Holy Week will be one earthquake after another. You know what happens in an earthquake. Earthquakes are destructive. The foundations on which we stand are shaken. Old things crumble and fall. The structures around which we’ve built our lives are left in ruin and rubble. That’s how Jerusalem experiences Jesus’ entry and that’s why this day should be called “Turmoil Sunday.”

So let me ask you this. What parts of your life and world need some Jesus kind of turmoil? What in you needs to be shaken awake and back to life? What has become foundational for your life but no longer supports your life? What are the old ways of thinking, seeing, and acting that just need to crumble and fall? In what ways have you become a prisoner of the very structures upon which you built your life? Somewhere in each of our lives we need the triumphant turmoil of Christ. It is the devastation of everything in us Sunday of the Passion, Palm Sunday, Matthew 21:1-11, Matthew 27:11-54, Sermon, Holy Week, Triumphal Entrythat keeps us from being fully alive, fully ourselves, and fully God’s. It’s the devastation that creates space and place for a new foundation, a new structure, and a new life.

The turmoil of this day is also the triumph of this day. The triumph of Palm Sunday is not in the donkey, the hosannas, or the palms. It is Christ’s earth shaking entry into our world and our lives. It is a triumph that will continue to be revealed throughout this week. It is a triumph that happens whenever and wherever Jesus is present.

 

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Holy Week Sermons

11 thoughts on “Life-giving Turmoil – A Sermon for the Sunday of the Passion: Palm Sunday, Matthew 21:1-11

  1. Wow, I’m thrilled and scared. I especially love your brisk summary of what the week has in store. I’m going to take it on in my life this week. Thank you for all you provide to your parishioners (including me) and the world, Mike xx

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    • “Thrilled and scared” is probably the best way to approach Holy Week! I hope it is a blessed week for you. I am privileged and grateful to have you as a parishioner. Thank you.

      May God bless you abundantly this week and take you to the joy of Easter.
      Mike+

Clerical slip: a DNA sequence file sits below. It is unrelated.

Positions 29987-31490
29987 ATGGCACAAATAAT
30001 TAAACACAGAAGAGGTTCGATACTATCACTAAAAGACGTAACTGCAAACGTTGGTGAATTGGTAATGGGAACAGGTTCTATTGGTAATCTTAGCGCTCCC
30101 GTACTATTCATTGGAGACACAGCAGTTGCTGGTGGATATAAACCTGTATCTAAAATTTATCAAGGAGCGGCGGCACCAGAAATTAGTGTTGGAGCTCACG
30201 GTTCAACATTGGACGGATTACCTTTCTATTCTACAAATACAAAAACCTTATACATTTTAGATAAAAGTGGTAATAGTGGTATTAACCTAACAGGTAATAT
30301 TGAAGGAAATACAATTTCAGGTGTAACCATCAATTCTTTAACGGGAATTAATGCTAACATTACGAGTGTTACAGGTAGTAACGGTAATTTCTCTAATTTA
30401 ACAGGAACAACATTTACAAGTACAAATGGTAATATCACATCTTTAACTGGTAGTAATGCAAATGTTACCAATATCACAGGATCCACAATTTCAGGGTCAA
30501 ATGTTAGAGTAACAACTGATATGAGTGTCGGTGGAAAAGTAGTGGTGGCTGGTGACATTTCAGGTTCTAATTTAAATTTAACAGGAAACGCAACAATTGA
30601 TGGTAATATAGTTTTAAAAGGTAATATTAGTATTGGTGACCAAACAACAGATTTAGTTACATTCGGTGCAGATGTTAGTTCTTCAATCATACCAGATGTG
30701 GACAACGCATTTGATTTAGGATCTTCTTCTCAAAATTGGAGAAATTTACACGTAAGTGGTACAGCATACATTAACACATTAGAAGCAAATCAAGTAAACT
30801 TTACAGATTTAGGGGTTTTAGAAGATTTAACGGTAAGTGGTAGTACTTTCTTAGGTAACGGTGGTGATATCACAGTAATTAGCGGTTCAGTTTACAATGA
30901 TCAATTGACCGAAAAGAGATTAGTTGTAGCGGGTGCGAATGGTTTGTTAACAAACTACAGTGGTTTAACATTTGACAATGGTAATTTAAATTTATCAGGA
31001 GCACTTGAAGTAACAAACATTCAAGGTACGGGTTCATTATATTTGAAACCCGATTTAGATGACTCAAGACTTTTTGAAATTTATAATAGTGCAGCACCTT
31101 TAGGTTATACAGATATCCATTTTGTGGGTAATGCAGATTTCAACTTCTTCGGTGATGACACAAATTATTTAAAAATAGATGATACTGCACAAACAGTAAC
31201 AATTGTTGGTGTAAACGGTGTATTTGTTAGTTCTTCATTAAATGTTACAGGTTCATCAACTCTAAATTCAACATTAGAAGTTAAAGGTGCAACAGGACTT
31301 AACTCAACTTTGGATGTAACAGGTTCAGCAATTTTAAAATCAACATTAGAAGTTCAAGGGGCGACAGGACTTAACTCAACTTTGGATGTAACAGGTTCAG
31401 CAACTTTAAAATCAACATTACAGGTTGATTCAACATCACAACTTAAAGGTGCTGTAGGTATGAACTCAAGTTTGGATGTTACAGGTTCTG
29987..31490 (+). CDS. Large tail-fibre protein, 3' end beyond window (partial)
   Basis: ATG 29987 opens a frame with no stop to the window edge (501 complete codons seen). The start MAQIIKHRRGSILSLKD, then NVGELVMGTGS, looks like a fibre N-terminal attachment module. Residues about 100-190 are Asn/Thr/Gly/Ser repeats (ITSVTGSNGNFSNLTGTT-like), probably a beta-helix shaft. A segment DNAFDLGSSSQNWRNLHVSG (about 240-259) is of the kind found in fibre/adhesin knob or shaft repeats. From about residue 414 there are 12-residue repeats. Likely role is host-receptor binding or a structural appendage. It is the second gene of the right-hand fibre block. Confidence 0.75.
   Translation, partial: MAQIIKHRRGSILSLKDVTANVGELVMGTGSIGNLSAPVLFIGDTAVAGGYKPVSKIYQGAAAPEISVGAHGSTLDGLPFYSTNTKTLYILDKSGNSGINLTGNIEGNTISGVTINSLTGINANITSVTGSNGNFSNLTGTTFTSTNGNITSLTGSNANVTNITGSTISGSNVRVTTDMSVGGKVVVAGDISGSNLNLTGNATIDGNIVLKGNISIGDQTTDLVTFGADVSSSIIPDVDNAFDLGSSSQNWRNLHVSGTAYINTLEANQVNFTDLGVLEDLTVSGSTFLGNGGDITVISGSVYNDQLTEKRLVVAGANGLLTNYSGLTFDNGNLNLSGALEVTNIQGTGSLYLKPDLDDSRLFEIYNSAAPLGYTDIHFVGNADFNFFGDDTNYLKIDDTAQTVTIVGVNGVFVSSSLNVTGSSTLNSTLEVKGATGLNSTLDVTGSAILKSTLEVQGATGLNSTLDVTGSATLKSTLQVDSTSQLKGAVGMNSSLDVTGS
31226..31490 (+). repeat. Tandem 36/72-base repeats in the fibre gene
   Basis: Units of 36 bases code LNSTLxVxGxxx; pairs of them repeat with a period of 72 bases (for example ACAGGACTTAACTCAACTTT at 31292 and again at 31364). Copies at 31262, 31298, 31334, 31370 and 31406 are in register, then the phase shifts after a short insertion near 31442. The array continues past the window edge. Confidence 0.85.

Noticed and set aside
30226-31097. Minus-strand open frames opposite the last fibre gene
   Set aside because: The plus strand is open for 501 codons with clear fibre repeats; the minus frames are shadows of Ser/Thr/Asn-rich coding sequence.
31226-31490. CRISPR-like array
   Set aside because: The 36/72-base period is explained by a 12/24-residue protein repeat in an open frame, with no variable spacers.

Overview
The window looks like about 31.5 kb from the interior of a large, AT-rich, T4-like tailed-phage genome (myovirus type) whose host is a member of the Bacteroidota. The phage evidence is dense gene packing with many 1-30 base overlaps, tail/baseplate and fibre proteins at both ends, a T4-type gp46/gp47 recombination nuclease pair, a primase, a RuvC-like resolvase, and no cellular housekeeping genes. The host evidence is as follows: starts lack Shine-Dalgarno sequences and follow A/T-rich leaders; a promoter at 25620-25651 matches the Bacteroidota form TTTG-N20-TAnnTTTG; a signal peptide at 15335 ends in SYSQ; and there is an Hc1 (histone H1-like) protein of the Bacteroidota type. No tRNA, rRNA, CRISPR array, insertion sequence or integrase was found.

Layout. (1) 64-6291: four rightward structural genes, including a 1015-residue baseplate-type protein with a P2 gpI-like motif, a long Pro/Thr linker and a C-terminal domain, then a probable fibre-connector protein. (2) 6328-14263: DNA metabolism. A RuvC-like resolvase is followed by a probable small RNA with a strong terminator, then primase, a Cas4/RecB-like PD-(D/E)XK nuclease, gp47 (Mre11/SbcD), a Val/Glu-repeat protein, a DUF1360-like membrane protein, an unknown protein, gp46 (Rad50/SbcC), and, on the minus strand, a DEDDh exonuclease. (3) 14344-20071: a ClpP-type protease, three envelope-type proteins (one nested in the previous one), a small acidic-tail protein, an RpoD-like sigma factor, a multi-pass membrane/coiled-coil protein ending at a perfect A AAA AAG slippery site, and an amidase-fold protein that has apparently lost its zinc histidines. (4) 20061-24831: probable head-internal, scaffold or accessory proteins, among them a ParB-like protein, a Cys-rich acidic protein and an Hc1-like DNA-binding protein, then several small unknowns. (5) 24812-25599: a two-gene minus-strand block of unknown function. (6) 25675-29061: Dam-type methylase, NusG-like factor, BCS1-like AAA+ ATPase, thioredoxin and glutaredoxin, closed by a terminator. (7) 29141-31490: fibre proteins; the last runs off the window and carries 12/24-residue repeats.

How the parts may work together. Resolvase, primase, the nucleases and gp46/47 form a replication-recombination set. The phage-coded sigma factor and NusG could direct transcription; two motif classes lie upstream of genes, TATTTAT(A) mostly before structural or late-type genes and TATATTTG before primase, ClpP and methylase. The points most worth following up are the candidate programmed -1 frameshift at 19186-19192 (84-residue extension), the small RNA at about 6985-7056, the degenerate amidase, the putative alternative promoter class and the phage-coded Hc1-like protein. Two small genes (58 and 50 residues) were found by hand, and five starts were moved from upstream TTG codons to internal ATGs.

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  2. “It is the devastation of everything in us that keeps us from being fully alive, fully ourselves, and fully God’s. It’s the devastation that creates space and place for a new foundation, a new structure, and a new life.”

    No words can depict this inhumanly harsh process. It comes a moment when you feel like you literally crumble. Nothing more or less: you´ re being torn apart. Nothing to hold to. Everything falls apart as if you are being dissolved. You can´t even take a step. Nowhere to go.. You are where you are…It is truly agonizing. This devastation is like dying while being alive.

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  3. You wrote “In what ways have you become a prisoner of the very structures upon which you built your life?- resonated with me. We have “Mind of Christ” (1Cor 2:16) I have found that some of the things I held onto in my thinking were things that restricted my growth. When I began to change the way I thought- these structures I built dissolved…What freedom we can have in Him! Many of the spiritual battles I once thought were out there in the world really were in the way I was thinking.Thanks for another well written and challenging post!

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    • Those are great insights Steve. I think you are correct that the spiritual battle is an interior one. So many of Jesus’ miracles and the healing he offered dealt with blindness. There seems to be a close relationship between thinking and seeing.

      God’s peace be with you,
      Mike+

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  4. Pingback: Yes, It’s Still True – A Sermon for Easter, Matthew 28:1-10 | Interrupting the Silence